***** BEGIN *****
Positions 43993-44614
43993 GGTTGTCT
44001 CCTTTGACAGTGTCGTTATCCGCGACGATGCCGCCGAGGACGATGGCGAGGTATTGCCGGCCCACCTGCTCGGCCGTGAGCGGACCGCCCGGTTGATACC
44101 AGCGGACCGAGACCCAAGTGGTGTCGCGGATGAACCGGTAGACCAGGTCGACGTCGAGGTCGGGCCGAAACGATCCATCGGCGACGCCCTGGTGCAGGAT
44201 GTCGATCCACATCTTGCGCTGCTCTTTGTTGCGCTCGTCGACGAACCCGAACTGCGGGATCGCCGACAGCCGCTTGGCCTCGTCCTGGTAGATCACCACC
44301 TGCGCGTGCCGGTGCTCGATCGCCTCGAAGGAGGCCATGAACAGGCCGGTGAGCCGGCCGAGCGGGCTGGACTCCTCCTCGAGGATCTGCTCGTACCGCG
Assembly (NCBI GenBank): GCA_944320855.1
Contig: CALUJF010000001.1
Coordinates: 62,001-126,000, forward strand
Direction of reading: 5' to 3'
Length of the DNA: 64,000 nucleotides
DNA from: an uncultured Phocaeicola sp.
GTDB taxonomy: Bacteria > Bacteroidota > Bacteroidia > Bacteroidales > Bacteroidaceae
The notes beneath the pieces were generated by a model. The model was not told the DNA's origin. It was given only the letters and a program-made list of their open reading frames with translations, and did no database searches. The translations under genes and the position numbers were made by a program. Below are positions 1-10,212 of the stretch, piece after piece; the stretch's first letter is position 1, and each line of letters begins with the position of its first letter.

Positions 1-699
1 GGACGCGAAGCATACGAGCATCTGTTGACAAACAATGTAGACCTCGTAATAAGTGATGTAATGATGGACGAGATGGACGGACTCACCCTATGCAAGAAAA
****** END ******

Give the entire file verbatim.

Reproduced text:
Positions 43993-44614
43993 GGTTGTCT
44001 CCTTTGACAGTGTCGTTATCCGCGACGATGCCGCCGAGGACGATGGCGAGGTATTGCCGGCCCACCTGCTCGGCCGTGAGCGGACCGCCCGGTTGATACC
44101 AGCGGACCGAGACCCAAGTGGTGTCGCGGATGAACCGGTAGACCAGGTCGACGTCGAGGTCGGGCCGAAACGATCCATCGGCGACGCCCTGGTGCAGGAT
44201 GTCGATCCACATCTTGCGCTGCTCTTTGTTGCGCTCGTCGACGAACCCGAACTGCGGGATCGCCGACAGCCGCTTGGCCTCGTCCTGGTAGATCACCACC
44301 TGCGCGTGCCGGTGCTCGATCGCCTCGAAGGAGGCCATGAACAGGCCGGTGAGCCGGCCGAGCGGGCTGGACTCCTCCTCGAGGATCTGCTCGTACCGCG
Assembly (NCBI GenBank): GCA_944320855.1
Contig: CALUJF010000001.1
Coordinates: 62,001-126,000, forward strand
Direction of reading: 5' to 3'
Length of the DNA: 64,000 nucleotides
DNA from: an uncultured Phocaeicola sp.
GTDB taxonomy: Bacteria > Bacteroidota > Bacteroidia > Bacteroidales > Bacteroidaceae
The notes beneath the pieces were generated by a model. The model was not told the DNA's origin. It was given only the letters and a program-made list of their open reading frames with translations, and did no database searches. The translations under genes and the position numbers were made by a program. Below are positions 1-10,212 of the stretch, piece after piece; the stretch's first letter is position 1, and each line of letters begins with the position of its first letter.

Positions 1-699
1 GGACGCGAAGCATACGAGCATCTGTTGACAAACAATGTAGACCTCGTAATAAGTGATGTAATGATGGACGAGATGGACGGACTCACCCTATGCAAGAAAA